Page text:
They do tend to hide behind ‘privacy’, which would be understandable if there was potential to identify an individual person, but not when it’s a company visiting your website.

Their focus on privacy is also hypocritical.  Consider this:

  1. A competitor visits your website.
  2. Google won’t show you who they were and what they looked at page by page.
  3. But they WILL allow you to retarget website visitors with adverts, which means they have allowed that competitor to be ‘tagged’, leading to them ongoing seeing your adverts appear online wherever they go.
  4. So a competitor may click back on your advert, which Google benefits from financially.

In short, they don’t want YOU to see who the competitor was, but they will happily intrude on their privacy by making your adverts visible to them.

Focusing on Google Adwords in particular, if Google was an ethical business it would do the following, to the benefit of the customer who pays for advertising:

  1. Let the customer see the names (where identifiable) of the companies that visited their website.
  2. ‘Tag’ those that they don’t want to see their advertising in the future.

The outcome is that the business would avoid wasting advertising clicks from those who they don’t want to be clicking.

But, as many people already know, Google really don’t care.  If they cared then they would automatically ‘tag’ visitors by sector type and allow Adwords customers to exclude visibility to those types of searchers.

How would this be useful?

As an example, if you didn’t want your Adwords to be visible to anyone from the education sector then you would want the ability to exclude those from visibility simply by ticking a box in the Adwords interface.

In short, Google choose to hide information from customers purely because by giving them such information, it would reduce the amount of revenues Google make from Adwords.

 

So what’s the answer?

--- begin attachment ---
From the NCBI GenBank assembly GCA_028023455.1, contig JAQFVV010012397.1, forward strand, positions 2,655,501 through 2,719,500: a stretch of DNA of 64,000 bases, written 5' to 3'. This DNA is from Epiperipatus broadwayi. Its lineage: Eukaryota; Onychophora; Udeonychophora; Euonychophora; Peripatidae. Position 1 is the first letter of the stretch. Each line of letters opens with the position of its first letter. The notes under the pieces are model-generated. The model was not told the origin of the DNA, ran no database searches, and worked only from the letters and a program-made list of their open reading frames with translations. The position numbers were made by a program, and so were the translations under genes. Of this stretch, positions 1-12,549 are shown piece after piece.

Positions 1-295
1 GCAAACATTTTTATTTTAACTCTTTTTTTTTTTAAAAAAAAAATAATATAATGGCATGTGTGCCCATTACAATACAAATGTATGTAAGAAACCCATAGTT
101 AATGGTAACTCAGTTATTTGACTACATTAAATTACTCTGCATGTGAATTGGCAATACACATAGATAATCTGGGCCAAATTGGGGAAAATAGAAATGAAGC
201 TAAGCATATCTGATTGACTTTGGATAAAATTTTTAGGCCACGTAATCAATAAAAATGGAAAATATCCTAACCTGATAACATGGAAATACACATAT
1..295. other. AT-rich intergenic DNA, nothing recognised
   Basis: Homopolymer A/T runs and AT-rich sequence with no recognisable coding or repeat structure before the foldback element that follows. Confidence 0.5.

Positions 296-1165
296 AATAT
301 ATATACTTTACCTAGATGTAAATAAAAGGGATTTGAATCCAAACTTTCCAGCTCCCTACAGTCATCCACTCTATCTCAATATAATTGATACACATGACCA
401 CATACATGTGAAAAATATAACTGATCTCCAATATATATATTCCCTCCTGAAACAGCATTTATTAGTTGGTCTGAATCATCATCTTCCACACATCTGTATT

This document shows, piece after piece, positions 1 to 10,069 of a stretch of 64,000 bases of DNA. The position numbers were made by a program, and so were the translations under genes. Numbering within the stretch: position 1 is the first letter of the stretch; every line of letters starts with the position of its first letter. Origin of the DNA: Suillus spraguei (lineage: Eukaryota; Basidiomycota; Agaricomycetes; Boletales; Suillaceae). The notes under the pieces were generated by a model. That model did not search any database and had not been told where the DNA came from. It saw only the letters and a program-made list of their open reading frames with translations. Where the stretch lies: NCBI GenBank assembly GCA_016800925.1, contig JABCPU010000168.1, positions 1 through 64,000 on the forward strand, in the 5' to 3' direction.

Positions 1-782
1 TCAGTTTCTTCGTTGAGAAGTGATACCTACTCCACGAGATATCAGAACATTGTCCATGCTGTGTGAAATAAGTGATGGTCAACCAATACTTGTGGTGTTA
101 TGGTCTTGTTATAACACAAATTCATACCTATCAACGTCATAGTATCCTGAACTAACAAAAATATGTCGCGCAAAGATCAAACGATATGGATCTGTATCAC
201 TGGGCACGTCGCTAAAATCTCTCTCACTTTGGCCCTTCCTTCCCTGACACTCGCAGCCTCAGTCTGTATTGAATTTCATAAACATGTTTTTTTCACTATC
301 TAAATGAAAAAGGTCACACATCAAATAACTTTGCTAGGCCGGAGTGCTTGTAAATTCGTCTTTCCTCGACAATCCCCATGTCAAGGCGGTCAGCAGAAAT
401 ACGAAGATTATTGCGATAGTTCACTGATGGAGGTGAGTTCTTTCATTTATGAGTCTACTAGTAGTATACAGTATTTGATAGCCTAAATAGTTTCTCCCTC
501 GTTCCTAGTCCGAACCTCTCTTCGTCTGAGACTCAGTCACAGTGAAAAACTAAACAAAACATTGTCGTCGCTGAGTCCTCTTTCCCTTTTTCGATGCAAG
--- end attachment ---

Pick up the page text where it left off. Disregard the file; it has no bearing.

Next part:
Google, by choosing not to use the wealth of technical capacity they have so that their customers could benefit more, are actively restricting your ability to respond to the activities of your competitors.

So they’re not the answer, nor will ever be.

The answer is to use A1WebStats (initially via a full access no-sales-pitch free 30 day trial), which allows you to do the following:

  1. See companies (including competitors), where identifiable, to your website, and what they looked at page by page.
  2. Tag those companies appropriately.  For example, use a ‘Competitor’ tag for those you identify as competitors.   See this page for how to tag visiting companies within A1WebStats.
  3. Create automated reports that alert you when certain types of visitors (e.g. those tagged as ‘Competitor’) return to your website, so that you can be aware of what they’ve been looking at.

 

Interested?

Please feel free to look through the rest of our website (the what it does section is a good starting point) and when ready, click on the link at the top of the page to sign up for your free trial.

Finally, we know what you’re thinking: “what does it cost if choosing to continue after the free trial?”.  The answer is “much less than you may think” and can be seen on our pricing page.

Thank you for reading.